Is Barcelona Facing Crisis?

Still in contention one week ago for the two main jewels in Barcelona’s reach – La Liga and the Champions League – today the prevailing sentiment is that Barcelona’s hegemony over European football has come to an end. Therefore, I would like to hypothesize about why Barcelona has not hit the same highs this season as in the previous 3.

To start, defensive frailties. Most culés believe that Barcelona just need to take their chances in front of goal, but if they had not given up even one of the soft goals against Chelsea, they would have advanced. The reason for the defensive frailties is simply that Puyol, Pique, and Mascherano do not constitute a back line. There is not a left back among them and Mascherano is a midfielder. Pique’s running disagreement with Guardiola, and the probable concussion he suffered last night, complicated things further.

The second structural problem is on the left wing, which seemed to be a focal point for attack but which often lost the ball. In this position, Barcelona’s youth academy has been churning out a flavor of the mouth that sparkles and then fizzles.

In 2008, it was Bojan Krkic. He kept the team afloat during the dark final days of the Rijkaard regime but in 2011 was sold like scrap to Milan, having become the fancy sports car that you never take out because you bought another, even fancier one. 

Next came Pedro. The multi-footed winger was a revelation in 2009 with his big-game goals, seemingly always from different places on the pitch. Fast forward to 2012 and locals groan when Pedro comes on. 

And this year we had Christian Tello who scored twice in his debut and has earned solid league minutes but has been completely ineffective in the recent big matches. 

I have several suggestions for the critical left wing position: 

1) Thiago Alcantara. He’s probably the best at running at defenders from this position and Barcelona doesn’t need him in the midfield with Cesc, Iniesta, and Xavi fit. For me, Thiago should have been deployed here lsat night and on Saturday.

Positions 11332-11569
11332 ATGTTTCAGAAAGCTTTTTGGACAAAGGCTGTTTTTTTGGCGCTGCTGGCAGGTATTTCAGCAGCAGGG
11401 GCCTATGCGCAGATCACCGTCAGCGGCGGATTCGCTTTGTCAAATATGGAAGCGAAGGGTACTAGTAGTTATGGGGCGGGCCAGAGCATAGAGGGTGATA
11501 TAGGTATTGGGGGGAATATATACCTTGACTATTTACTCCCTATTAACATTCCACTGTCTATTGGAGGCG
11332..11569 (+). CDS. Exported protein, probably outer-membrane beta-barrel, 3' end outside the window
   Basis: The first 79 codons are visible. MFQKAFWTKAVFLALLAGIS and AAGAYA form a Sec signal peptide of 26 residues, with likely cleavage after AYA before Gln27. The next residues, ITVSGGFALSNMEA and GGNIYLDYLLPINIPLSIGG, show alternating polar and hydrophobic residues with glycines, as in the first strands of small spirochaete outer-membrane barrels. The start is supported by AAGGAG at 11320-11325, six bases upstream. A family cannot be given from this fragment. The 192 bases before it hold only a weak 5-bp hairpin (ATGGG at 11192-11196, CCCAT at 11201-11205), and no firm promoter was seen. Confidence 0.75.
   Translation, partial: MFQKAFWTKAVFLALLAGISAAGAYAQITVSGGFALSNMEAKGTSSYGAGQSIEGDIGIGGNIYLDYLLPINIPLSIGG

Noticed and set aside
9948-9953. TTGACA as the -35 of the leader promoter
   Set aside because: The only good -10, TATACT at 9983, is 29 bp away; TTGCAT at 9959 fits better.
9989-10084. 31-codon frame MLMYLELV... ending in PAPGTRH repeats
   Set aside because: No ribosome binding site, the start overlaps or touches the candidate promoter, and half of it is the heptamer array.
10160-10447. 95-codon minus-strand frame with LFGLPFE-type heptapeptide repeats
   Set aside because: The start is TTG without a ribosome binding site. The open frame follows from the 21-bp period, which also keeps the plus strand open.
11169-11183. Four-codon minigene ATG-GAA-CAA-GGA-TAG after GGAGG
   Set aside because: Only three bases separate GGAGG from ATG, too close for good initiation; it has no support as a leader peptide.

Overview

2) Loans. La Masia is a factory, and the great thing about a factory is that it churns out players of a similar standard. The bad thing, in a footballing sense, is too little variation – which has enabled defenses to neutralize the young newcomers relatively quickly. It is perhaps no coincidence that two successful cantera alumni, Cesc and Pique, cut their teeth in foreign leagues before coming back to Barcelona.

3) Outside buys. Sometimes Barcelona has to look outside the cantera for a truly de-stabilizing player, given that its youth setup produces so little variation. Alexis, Villa, and Alves are examples. Unfortunately, there aren’t many good players available who fit this position. The best wingers in Europe who are likely to be available, Jesus Navas and Adam Johnson, play on the right (though Navas occasionally plays on the left). Iker Muniain is a player to watch and does play on the left, but at 19 he’s too unproven.

One final thought: should culés be so concerned about this year’s disappointment given that the critical pieces are still in place? After all, Messi is still Messi, Alexis and Cesc have shined, Xavi and Iniesta are still the best midfielders in the world, and Puyol shows no sign of slowing down. This year’s failure doesn’t mean Barcelona can’t maintain its pace since 2006 of winning the Champions League ever 2-3 years, which is still an achievement unprecedented in the modern game.

I think the real desperation comes from the knowledge that all dynasties inevitably fall. Barcelona experienced some lean years after the 1990’s Dream Team; Madrid went hungry after the initial success of Galácticos I; and Liverpool has not tasted Premier League title success for 20 years. 

It is premature to call this Barcelona generation over; but there are signs of cracks in the foundation. 

Posted by: Andrew, Columnist at  'Futbolaholic'